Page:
And while it is a lovely, bucolic sound, after hearing that I had a flock, and being asked if I wanted to take one or two or even three of them home, I – breaking my silence, and using my most definite words –  said “thanks but no thanks.”

Those roosters have found their own bliss up there in the land of views and it wasn’t up to me to take that away.


Wendy Thomas writes about the lessons learned while raising children and chickens in New Hampshire. Contact her at Wendy@SimpleThrift.com

Also, join me on Facebook to find out more about the flock (children and chickens) and see some pretty funny chicken jokes, photos of tiny houses, and even a recipe or two.

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Filed under Backyard Chickens, Inspiration, Life Lessons, Mama Hen, Personal, Teaching kids, Violet

2 responses to “Lesson 868 – Sleeping in a car and roosters

  1. You’re my hero! Besides the whole “sleeping in the car” adventure, I could never keep my mouth shut for an entire weekend 😉 Congratulations on a successful weekend with lots of writing accomplished.

  2. We have a “Buddhist hospice” not far from where I live. I was going to visit it, but something went amiss. Nothing serious, but kind of embarrassing. I have decided in my old age that i am a fanatic atheist, and will die with a very bad attitude about the entire matter. My wife and I are still living together after 48 years and we decide at least once a day not to kill each other.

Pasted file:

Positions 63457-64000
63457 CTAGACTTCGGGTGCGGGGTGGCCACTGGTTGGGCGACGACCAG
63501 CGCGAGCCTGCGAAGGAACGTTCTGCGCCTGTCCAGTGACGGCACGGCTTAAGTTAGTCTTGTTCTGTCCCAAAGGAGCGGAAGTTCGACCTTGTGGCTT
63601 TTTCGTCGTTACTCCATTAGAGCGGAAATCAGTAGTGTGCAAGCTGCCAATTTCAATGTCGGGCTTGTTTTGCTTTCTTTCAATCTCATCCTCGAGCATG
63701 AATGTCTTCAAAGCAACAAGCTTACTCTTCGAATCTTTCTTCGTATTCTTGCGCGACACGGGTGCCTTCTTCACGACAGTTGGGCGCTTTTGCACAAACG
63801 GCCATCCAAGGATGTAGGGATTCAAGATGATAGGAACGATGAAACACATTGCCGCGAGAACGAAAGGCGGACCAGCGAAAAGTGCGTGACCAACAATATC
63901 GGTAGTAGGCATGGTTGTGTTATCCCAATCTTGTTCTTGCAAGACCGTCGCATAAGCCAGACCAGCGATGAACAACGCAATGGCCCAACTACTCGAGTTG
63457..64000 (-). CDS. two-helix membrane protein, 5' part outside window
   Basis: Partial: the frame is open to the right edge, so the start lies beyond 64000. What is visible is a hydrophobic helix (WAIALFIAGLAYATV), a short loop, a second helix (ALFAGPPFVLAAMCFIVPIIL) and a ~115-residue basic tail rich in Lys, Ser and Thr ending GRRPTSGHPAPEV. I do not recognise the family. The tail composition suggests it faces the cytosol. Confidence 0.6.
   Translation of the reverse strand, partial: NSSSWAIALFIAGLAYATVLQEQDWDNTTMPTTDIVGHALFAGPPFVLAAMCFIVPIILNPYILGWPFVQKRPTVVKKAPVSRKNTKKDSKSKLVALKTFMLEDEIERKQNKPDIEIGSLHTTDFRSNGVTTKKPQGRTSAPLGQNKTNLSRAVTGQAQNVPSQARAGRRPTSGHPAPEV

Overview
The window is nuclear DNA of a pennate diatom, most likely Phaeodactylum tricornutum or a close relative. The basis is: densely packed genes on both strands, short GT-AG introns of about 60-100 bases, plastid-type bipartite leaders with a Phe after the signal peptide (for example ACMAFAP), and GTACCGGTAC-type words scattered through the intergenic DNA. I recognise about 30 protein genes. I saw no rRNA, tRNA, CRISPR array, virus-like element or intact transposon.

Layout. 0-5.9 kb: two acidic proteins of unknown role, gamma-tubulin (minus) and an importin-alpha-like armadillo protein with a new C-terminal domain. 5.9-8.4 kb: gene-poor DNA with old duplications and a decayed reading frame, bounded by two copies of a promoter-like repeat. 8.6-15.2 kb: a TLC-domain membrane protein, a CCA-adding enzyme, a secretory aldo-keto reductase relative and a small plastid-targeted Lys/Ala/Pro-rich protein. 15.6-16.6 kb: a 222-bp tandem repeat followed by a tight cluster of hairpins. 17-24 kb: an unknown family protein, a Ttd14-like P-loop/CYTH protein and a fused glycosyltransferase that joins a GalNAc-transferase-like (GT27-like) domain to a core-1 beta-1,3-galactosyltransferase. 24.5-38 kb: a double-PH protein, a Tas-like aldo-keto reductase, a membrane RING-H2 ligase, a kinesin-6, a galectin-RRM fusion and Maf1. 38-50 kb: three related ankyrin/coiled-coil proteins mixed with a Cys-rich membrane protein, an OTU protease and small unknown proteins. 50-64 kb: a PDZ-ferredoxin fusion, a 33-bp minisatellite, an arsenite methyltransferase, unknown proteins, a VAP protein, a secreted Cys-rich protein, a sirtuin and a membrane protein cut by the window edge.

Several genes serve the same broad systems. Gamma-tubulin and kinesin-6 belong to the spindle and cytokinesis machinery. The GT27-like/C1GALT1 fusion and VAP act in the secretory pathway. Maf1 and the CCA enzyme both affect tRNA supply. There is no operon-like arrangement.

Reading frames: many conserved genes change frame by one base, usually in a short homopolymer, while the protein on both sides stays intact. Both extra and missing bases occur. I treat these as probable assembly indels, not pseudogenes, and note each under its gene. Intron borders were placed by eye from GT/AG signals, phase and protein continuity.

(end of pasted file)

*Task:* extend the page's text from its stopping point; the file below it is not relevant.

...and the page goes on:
However, just so this entire comment is not a complete bummer we have a wonderful and inspiring Christmas miracle hen story. On Thanksgiving 2012, one of our two black sex link hens (the others are all Dominiques) was eaten for Thanksgiving by a local hawk. (Well, hawks are endangered creatures and they have to eat also.)

    The remaining black hen caught flue or a cold or something. My wife took it to the vet. I was amused by a vet holding a stethoscope to the hen’s chest. He said, it might be bacterial instead of flue; have her swallow one of these pills each day. My goodness, it’s bad enough getting a dog or a cat to swallow a pill. I presume you have popped some pills down your hens’ beaks; so you know what ludicrous fun that is. The hen seemed to be dying, and then she gradually recovered. When we introduced her back into the flock, they didn’t recognize her any more and tried to peck her to death. My wife remonstrated with them; you can guess how much they listened. Somehow, or other, she’s back in the flock, if now at the bottom of the pecking order, and a little lonely. So that’s your Christmas miracle hen story.

    Being a grim sort, I am going to go listen to my Ann Rule book on CD. Ann Rule is a former cop who lives in Seattle. She is one of the most successful true crime writers in the world. A few years ago there was a spectacular murder case on Whidbey Island; her book is a exciting story of true life police work by the Island County Sheriff’s Department. If my aging body holds up strongly enough, I am going to volunteer for the Sheriff’s Department “Civil Patrol.” The nearest station is located about five minutes from where I live.The patrol drives and checks people’s homes and vacation homes (we have had a lot of burglaries lately on our “peaceful” island. Perhaps I will be shot in the line of duty, but we are under strict orders not to intervene if we see anything serious happening. I suppose I could try and rescue a hen if I see her crossing the road. Remember? “Why did the chicken cross the road?” Because she saw a worm on the other side, of course. Good night.